In 2015 various discretionary powers granted to the South African Revenue Services (SARS) commissioner in the context of the assessment provisions contained in the Income Tax Act (58/1962) were removed in order to formalise South Africa's move towards income tax self-assessment. This realignment was done against the backdrop of international research conducted as part of a study on transitioning to income tax self-assessment, which confirmed that the international trend was a move away from administrative income tax assessment towards self-assessment and voluntary compliance.

One of the provisions affected by the realignment was the doubtful debts allowance contained in Section 11(j) of the act, which provides for a deduction of an amount that represents debts which are doubtful. The allowance is made only in respect of debts which would have been allowed as a deduction had they become bad. Notably, Section 11(j) afforded the SARS commissioner the discretion to decide whether a debt was doubtful. In line with the removal of the remnants of the administrative assessment system, the commissioner's discretion in respect of the doubtful debt allowance under Section 11(j) was to be deleted with effect from a date to be determined by the minister. The intention behind the deletion and substitution of an amended Section 11(j) was that, in future, the allowance would be claimed according to certain criteria set out in a public notice issued by the commissioner.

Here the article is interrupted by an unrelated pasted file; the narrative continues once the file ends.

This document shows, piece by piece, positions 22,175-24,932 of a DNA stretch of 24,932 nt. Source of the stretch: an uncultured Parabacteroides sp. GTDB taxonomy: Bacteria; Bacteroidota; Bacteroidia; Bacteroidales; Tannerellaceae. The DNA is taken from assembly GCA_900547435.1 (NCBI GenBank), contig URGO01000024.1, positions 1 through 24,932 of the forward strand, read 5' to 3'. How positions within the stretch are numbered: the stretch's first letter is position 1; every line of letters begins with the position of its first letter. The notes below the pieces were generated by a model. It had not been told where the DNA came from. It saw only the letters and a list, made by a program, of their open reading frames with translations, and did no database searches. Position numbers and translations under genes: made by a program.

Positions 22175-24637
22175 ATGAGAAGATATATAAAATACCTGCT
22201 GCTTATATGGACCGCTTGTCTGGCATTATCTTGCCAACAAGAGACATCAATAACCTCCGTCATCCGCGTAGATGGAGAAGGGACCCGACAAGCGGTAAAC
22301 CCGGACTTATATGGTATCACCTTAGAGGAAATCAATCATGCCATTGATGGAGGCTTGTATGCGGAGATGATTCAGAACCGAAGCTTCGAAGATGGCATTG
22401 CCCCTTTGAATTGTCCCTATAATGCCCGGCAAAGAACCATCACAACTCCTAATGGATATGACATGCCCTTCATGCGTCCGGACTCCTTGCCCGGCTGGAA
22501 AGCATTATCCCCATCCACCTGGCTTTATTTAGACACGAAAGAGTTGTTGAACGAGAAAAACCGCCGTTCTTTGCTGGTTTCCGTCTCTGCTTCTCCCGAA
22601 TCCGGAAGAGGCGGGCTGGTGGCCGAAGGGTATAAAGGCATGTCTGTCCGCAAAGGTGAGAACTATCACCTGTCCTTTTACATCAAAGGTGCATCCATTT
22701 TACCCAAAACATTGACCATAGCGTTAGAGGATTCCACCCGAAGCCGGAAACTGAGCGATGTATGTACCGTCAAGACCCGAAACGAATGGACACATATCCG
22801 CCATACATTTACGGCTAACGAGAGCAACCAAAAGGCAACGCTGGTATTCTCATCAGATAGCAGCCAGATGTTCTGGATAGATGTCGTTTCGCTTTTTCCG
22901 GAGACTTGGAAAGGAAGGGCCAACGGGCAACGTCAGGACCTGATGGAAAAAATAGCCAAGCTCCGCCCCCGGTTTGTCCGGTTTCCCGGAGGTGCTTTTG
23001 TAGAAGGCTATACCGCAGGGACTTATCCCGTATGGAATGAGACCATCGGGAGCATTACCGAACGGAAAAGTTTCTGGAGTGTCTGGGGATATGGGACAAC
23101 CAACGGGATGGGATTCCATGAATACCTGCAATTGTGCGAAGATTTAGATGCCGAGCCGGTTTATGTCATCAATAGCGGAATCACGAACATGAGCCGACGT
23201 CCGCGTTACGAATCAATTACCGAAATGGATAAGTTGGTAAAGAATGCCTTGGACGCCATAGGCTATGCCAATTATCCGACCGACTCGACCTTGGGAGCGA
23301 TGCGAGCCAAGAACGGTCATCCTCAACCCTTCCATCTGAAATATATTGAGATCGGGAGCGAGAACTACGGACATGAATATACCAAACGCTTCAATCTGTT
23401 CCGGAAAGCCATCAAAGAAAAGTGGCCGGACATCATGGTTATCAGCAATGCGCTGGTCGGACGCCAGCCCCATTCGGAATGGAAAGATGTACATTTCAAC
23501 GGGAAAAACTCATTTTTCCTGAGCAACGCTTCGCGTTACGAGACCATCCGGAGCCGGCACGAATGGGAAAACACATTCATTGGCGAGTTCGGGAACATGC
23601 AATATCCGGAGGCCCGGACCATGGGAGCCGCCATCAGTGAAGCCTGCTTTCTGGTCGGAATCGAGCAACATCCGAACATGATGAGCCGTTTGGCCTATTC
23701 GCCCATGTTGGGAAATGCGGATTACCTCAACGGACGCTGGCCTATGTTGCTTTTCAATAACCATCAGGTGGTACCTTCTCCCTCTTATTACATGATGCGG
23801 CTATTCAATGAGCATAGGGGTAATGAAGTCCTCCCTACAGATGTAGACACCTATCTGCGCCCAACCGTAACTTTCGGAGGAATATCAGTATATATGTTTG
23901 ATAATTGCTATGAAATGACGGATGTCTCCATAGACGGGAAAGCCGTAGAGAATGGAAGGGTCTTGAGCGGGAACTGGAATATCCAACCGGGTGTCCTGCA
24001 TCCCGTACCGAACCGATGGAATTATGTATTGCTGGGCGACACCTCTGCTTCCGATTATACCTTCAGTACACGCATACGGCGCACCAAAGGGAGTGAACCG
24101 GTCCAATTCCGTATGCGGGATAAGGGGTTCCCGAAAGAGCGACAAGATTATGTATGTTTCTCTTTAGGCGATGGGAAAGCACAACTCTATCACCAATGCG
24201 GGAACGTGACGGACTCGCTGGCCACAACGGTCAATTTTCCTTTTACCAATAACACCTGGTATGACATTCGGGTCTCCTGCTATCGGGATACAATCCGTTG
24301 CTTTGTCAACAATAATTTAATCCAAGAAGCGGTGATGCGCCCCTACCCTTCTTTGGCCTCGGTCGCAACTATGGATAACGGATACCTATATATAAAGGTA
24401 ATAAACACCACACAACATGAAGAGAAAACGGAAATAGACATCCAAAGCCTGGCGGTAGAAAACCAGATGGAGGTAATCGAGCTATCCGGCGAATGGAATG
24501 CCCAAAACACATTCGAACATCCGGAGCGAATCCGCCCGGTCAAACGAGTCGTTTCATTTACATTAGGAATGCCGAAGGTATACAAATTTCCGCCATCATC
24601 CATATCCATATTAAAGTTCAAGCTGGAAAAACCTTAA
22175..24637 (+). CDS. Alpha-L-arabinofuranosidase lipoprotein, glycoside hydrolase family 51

One issue with such a proposal was the risk that the public notice may have been:

  • limited to the extent that it failed to consider certain taxpayers' circumstances; and
  • thus too broad in its defining criteria.

Nevertheless, while there has been engagement between SARS and the banking industry on this matter given the significant impact that it has on that industry, to date, no general criteria have been formulated and published, as originally intended. In any event, as the new proposed Section 11(j) of the act has yet to come into effect, the commissioner's discretion is still applicable. To date, SARS has generally allowed:

  • a 25% deduction of a taxpayer's list of doubtful debts; or
  • a deduction based on a formula.

In the recent budget, the minister announced that instead of publishing the criteria for determining the allowance in a public notice, it is now proposed that they be included in the act. The certainty that this is intended to bring and the move towards more objective criteria will be welcomed by taxpayers. However, it will be interesting to analyse and consider the draft legislation once it has been published, bearing in mind that different industries will be affected by different criteria.

For further information on this topic please contact Jerome Brink at Cliffe Dekker Hofmeyr by telephone (+27 115 621 000) or email (jerome.brink@cdhlegal.com). The Cliffe Dekker Hofmeyr website can be accessed at www.cliffedekkerhofmeyr.com.

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